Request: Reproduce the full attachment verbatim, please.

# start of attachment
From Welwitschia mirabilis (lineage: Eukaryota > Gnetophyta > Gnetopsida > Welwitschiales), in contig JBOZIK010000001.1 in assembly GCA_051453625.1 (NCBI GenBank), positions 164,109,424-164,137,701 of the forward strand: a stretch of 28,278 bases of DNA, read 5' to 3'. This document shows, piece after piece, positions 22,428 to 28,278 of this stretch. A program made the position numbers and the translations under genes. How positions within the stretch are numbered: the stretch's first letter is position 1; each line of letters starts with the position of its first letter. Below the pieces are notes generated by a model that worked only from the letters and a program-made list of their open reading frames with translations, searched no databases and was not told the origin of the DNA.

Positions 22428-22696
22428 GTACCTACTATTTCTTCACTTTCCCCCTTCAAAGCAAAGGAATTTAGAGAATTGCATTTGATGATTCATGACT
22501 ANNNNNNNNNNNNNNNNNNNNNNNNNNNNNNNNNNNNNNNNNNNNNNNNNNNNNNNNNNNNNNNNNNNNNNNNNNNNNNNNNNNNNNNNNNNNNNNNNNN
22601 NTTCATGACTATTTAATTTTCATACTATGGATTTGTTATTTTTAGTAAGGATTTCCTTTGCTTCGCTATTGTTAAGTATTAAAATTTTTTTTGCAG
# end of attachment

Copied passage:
From Welwitschia mirabilis (lineage: Eukaryota > Gnetophyta > Gnetopsida > Welwitschiales), in contig JBOZIK010000001.1 in assembly GCA_051453625.1 (NCBI GenBank), positions 164,109,424-164,137,701 of the forward strand: a stretch of 28,278 bases of DNA, read 5' to 3'. This document shows, piece after piece, positions 22,428 to 28,278 of this stretch. A program made the position numbers and the translations under genes. How positions within the stretch are numbered: the stretch's first letter is position 1; each line of letters starts with the position of its first letter. Below the pieces are notes generated by a model that worked only from the letters and a program-made list of their open reading frames with translations, searched no databases and was not told the origin of the DNA.

Positions 22428-22696
22428 GTACCTACTATTTCTTCACTTTCCCCCTTCAAAGCAAAGGAATTTAGAGAATTGCATTTGATGATTCATGACT
22501 ANNNNNNNNNNNNNNNNNNNNNNNNNNNNNNNNNNNNNNNNNNNNNNNNNNNNNNNNNNNNNNNNNNNNNNNNNNNNNNNNNNNNNNNNNNNNNNNNNNN
22601 NTTCATGACTATTTAATTTTCATACTATGGATTTGTTATTTTTAGTAAGGATTTCCTTTGCTTCGCTATTGTTAAGTATTAAAATTTTTTTTGCAG